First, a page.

When students are easily distracted, they often miss important information during your lessons. Over time, these small gaps can add up to create larger issues. Here are some ways you can support students with attention issues.

  1. Purposefully incorporate movement & activity into lessons to boost engagement.
  2. Chunk instruction into 8-10 minutes with movement breaks between.
  3. Use breaks in instruction to check for understanding
  4. Offer noise-canceling headphones or private study space for assignments

Documenting Math Accommodations in the Classroom

As I finish this post, I want to emphasize the importance of documentation for any accommodations you provide your students – whether they are identified with special needs or not.

Even if the accommodations seem minor, it can be helpful to have a record of what worked (or didn’t work) in the event that a student experiences difficulties in the future. Good documentation can help support your decisions if you ever need to advocate for your student or provide information to other educators working with them.

Documentation for Accommodations math accommodations
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However, I know you’re busy! That’s why I’ve created an easy-to-use sheet to help you better track the accommodations you provide for Tier 1 & Tier 2 students. This can also be used to help you track any math interventions. You can grab this for free by entering your name and email below.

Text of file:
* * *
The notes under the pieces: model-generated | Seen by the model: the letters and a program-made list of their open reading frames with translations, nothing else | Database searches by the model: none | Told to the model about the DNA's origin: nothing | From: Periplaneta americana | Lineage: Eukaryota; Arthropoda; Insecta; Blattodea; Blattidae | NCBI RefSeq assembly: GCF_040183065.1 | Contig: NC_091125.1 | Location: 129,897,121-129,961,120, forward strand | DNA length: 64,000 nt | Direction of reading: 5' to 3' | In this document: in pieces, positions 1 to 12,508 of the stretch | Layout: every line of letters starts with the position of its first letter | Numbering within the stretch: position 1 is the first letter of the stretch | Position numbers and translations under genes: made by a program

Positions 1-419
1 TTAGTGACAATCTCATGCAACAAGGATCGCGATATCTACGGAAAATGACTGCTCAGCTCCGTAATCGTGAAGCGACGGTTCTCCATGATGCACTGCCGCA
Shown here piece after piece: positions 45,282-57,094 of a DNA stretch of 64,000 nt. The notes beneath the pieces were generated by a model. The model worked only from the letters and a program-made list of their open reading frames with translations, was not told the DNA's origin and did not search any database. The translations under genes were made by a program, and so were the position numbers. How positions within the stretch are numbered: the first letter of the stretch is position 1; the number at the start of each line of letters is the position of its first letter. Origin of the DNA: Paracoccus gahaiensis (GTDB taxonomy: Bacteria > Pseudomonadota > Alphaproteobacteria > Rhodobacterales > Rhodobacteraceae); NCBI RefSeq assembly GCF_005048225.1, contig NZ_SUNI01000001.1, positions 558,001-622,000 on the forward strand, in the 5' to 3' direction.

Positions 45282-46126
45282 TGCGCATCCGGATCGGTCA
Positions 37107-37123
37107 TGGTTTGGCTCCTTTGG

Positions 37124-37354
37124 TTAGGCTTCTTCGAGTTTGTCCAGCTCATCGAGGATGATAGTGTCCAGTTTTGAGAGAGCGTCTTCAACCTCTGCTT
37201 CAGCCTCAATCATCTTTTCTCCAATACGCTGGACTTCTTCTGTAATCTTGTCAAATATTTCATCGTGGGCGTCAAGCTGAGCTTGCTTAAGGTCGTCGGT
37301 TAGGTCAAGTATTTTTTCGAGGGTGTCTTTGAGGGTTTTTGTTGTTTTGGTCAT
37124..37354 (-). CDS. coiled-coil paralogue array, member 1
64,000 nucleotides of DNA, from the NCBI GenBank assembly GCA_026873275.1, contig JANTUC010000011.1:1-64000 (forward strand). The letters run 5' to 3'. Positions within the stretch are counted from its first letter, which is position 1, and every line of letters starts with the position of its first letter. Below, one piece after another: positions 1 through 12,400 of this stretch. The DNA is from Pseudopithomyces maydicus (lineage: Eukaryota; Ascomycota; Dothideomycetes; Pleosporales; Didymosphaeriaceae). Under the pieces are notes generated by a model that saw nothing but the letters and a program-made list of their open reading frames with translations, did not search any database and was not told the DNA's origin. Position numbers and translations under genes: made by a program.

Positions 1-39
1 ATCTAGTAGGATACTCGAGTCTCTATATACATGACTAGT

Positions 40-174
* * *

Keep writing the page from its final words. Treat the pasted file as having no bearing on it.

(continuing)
Additionally, I’d also recommend creating a code to document these for your grade book. For example, ET might code extra time. This can help parents better understand what is going on in the classroom and it can be useful if you need to meet with the campus MTSS team.

Whenever possible, it’s also best to include parents in conversations about accommodations. First and foremost, they can provide critical information about what has worked in the past and be a part of decisions made for their child’s math education. This can also help them better communicate with you about how homework is going or other things that may impact the child’s needs.


In conclusion, I hope these accommodations help you create a successful math classroom for all your students. Remember, math is a process, and accommodations can help ALL students be successful in your class. Finally, enter your email below if you’d like my Student Support Document.

Check out these Great Resources for Building Math Skills

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Finally, if you have questions about accommodations or want to share ideas, please leave a comment below! I’m always looking for new ways to support my students.